Israel has been a hot topic of discussion recently at the U.S. Senate has considered Chuck Hagel's nomination for defense secretary. All of that attention, though, has some Israelis more than a little uncomfortable.
A car bomb in Damascus killed at least 72 people on Thursday. The attack is said to be one of the worst to hit Syria's capital city since the start of the two-year-conflict. Though critics say the opposition against Syria's president is divided, their efforts are slowly moving into the capital city.
The Turkish government recommends every student in the country read John Steinbeck's Of Mice and Men, but now a parent has complained it's not appropriate, because of a few lines on a couple of pages in the book.
The United States and Iran haven't had diplomatic relations for more than 30 years. But as confrontations continue between the two countries over Iran's pursuit of nuclear weapons, some are calling for the two countries to renew their diplomatic ties.
The United Arab Emirates has embarked on a campaign to expand its global presence as a leader in foreign aid. In the latest effort, the UAE has made a major investment in Joplin, Mo., which was devastated in 2011 by a tornado.
Israel's mainstream Jewish community is upset with the way its Ultra-Orthodox community is exempted from requirements to do military or national service and often doesn't pay any taxes. That tension provided an opening for an American-born rabbi, Dov Lipman to be elected with a goal of bridging the divide.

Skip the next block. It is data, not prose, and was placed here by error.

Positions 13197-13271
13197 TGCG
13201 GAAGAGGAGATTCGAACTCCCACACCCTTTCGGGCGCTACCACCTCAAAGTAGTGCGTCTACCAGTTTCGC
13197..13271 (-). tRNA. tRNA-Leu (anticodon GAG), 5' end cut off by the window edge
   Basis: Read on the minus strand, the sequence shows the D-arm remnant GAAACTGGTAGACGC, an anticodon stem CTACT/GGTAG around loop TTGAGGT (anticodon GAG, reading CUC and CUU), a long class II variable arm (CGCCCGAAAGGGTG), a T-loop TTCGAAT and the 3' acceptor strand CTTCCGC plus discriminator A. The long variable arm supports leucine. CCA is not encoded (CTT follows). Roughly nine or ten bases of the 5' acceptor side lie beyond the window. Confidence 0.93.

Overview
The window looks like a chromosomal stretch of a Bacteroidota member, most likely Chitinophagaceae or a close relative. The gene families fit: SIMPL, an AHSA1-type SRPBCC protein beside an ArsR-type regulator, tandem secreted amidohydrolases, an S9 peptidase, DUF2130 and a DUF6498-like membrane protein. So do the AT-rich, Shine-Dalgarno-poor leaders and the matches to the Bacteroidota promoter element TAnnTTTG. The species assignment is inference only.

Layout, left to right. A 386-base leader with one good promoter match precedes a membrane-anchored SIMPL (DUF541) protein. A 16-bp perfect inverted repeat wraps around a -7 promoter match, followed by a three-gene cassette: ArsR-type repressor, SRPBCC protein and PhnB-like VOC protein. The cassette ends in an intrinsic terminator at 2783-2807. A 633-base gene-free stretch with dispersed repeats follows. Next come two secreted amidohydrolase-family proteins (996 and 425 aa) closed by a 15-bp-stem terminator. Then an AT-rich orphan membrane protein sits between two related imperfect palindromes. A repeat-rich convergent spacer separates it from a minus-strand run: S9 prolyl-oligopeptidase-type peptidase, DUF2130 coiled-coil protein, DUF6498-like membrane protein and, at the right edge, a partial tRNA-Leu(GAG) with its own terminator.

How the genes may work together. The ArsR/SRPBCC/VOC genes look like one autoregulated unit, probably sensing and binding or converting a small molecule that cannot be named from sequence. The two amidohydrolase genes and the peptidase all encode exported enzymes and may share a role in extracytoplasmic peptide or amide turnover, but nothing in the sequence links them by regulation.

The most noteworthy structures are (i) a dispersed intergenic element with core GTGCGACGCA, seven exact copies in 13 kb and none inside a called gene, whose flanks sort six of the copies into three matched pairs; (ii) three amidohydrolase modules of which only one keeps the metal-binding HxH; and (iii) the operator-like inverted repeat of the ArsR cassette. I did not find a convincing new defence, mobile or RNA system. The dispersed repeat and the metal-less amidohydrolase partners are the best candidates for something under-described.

Falconry has been an integral part of the heritage of the United Arab Emirates. And despite the rapid modernization the country has undergone, falconry remains culturally significant. So much so that there's a massive veterinary hospital devoted to caring for the birds.
An Israeli soccer team, the only one that's been comprised of only Jewish players, ignited a storm of controversy by adding Muslim soccer players to its roster. Israeli officials are taking a firm stand against racism that has cropped up in its wake.
Palestinian protesters fed up with Israeli settlements going up on Palestinian-owned land are trying a new tactic. They're building settlements, out of tents and shacks, first. So far they haven't lasted but, really, that's not the point.
The Israeli armed forces have allowed women in combat roles since the 1990s. And while there are still a few specialties where they're banned, they have years of experience. As the United States opens up to officially endorsing women in combat, Israel offers a glimpse of what may be ahead.